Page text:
The Lie of Perfect Posture

One of the interesting things I find interesting about practicing massage therapy in downtown Vancouver is the confessions.

Frequently new clients volunteer sheepishly that the physical issue they are seeking treatment for is probably the product of their poor posture.

However, from my perspective as a Vancouver massage therapist of 16 years, there is something people do all the time that is considerably worse for them than slouching.
And there is something even more important than sitting up straight.

Recently researchers at Cornell University published a study that says that sitting, even with good posture, is not good for you, and that if you sit for your job you need to get up and move every 20 – 30 minutes.

The study found that breaking up periods of sitting was even more important to health than cardiovascular exercise.

To say that again a different way: the study found that people who move frequently during the day and break up their sitting periods at work with simple, non-athletic movements but don’t exercise regularly are, long term, in better health than people who sit without break and then go do an hour of cardio every day.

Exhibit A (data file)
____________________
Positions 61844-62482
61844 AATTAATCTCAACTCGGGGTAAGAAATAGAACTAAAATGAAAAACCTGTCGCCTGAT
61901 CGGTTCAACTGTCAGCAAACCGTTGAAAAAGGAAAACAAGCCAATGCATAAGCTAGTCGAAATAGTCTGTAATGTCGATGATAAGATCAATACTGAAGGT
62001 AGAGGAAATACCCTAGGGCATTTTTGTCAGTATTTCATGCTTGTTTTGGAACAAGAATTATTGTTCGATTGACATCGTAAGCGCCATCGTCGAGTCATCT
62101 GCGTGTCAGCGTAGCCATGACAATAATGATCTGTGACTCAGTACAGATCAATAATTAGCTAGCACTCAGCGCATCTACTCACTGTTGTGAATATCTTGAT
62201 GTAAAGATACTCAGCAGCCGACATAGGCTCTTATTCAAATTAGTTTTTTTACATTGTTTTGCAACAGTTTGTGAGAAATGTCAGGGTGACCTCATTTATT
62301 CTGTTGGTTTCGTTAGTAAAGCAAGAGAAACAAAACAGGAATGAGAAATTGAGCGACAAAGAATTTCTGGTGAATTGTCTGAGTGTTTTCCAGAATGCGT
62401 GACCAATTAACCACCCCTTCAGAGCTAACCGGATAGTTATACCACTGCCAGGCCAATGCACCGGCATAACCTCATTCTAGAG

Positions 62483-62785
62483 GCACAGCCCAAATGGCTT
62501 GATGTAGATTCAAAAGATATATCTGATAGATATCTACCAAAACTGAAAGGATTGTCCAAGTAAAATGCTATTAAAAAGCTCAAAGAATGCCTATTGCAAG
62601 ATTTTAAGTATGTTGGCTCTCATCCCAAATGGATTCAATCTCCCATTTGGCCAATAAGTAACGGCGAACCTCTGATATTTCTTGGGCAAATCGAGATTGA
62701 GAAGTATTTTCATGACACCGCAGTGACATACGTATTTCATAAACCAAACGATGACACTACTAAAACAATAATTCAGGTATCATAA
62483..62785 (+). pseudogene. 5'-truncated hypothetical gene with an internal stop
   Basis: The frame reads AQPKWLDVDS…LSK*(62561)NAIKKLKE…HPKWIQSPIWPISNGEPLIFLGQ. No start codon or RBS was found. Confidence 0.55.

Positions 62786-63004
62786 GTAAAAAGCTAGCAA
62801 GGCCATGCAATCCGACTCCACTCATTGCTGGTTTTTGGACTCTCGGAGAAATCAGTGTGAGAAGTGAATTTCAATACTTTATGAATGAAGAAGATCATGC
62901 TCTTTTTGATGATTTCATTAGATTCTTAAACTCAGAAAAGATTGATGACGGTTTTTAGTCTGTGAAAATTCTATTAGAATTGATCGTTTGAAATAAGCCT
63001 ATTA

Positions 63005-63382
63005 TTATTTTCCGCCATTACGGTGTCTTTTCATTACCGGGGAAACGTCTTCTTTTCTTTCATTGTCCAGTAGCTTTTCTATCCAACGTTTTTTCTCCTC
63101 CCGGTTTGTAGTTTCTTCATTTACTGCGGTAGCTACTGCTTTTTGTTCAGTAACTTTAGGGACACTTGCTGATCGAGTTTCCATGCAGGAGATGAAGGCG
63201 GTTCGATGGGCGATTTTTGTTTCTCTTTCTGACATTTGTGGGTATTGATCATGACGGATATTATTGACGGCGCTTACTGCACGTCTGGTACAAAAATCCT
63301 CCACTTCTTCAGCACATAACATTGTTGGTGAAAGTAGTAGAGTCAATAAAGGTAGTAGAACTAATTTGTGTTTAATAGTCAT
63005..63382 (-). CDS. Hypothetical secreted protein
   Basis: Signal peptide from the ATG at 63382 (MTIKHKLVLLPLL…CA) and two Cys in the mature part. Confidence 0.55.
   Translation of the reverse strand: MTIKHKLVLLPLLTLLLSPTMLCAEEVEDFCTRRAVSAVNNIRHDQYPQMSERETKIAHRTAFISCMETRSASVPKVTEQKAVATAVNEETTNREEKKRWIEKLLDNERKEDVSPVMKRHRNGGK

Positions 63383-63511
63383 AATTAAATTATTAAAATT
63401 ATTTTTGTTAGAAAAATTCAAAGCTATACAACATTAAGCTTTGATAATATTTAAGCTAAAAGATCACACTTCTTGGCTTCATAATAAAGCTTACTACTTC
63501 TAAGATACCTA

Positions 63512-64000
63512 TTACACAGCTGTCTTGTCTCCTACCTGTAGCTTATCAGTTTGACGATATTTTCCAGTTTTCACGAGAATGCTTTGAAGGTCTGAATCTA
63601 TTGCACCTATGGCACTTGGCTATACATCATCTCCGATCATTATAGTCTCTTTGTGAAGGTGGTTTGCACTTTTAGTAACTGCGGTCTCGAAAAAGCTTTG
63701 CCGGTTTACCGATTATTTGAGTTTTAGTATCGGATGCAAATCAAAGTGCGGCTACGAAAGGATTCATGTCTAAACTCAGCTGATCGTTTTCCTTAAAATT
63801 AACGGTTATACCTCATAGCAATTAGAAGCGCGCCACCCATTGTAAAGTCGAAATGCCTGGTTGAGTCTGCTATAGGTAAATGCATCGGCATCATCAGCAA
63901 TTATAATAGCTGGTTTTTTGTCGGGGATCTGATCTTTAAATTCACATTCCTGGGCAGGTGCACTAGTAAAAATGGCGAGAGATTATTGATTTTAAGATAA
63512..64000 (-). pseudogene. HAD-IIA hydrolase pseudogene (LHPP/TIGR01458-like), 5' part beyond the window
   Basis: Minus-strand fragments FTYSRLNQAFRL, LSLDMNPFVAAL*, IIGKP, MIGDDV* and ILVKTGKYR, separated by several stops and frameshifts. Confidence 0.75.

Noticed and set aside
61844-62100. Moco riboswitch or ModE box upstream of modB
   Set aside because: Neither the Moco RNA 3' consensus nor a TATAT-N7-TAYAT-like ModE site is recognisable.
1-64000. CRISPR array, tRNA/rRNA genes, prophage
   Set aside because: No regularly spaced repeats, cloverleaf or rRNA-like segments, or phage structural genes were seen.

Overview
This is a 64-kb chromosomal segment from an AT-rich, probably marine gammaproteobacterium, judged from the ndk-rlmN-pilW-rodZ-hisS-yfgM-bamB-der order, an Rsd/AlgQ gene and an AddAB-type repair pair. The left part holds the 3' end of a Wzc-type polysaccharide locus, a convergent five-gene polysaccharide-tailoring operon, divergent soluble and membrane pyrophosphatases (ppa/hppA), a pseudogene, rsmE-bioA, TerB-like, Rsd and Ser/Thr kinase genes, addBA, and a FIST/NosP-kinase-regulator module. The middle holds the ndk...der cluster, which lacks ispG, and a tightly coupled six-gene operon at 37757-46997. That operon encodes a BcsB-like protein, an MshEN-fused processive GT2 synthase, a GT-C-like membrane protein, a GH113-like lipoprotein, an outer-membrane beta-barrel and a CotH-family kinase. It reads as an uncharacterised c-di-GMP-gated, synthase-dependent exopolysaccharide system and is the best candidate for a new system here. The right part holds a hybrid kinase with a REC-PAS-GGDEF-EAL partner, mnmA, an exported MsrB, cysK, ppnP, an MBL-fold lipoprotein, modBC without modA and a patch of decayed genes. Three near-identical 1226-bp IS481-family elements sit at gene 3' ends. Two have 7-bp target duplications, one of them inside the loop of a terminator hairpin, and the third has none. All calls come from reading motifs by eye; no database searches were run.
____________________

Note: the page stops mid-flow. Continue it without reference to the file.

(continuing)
The reason lies in the profound effect that sitting has on metabolism. Basically, once you’ve sat for an hour straight, your metabolism slows down considerably.
Hormone levels change. Certain types of chemicals that promote weight gain and inflammation increase. And 8 hours a day of that ‘fat programming’ cannot be erased by 45 minutes of cardio.

These results are probably going to be hard for a lot of people to accept; it seems counter-intuitive that a committed gym-goer but who is glued to their chair all day could actually be in worse shape in the long run than the person who strolls around the office all day but shuns regular exercise.

The link is here.

I want to emphasize that this movement, can be any movement – it doesn’t have to be stretching or exercises or yoga, it can be a trip to the bathroom or your co-worker’s desk to drop off a document.

So if you can only remember to do one thing while you’re at your desk, remember to get up and move. Every 20 minutes if you can. It has the biggest payoff of anything you can do.
And that’s not all…
I’m going to talk more in another post about the metabolic and mechanical effects of sitting, (including why people slouch so much) and how to reduce the damage, in another post.

Teri Babcock, B.Sc. Registered Massage Therapist

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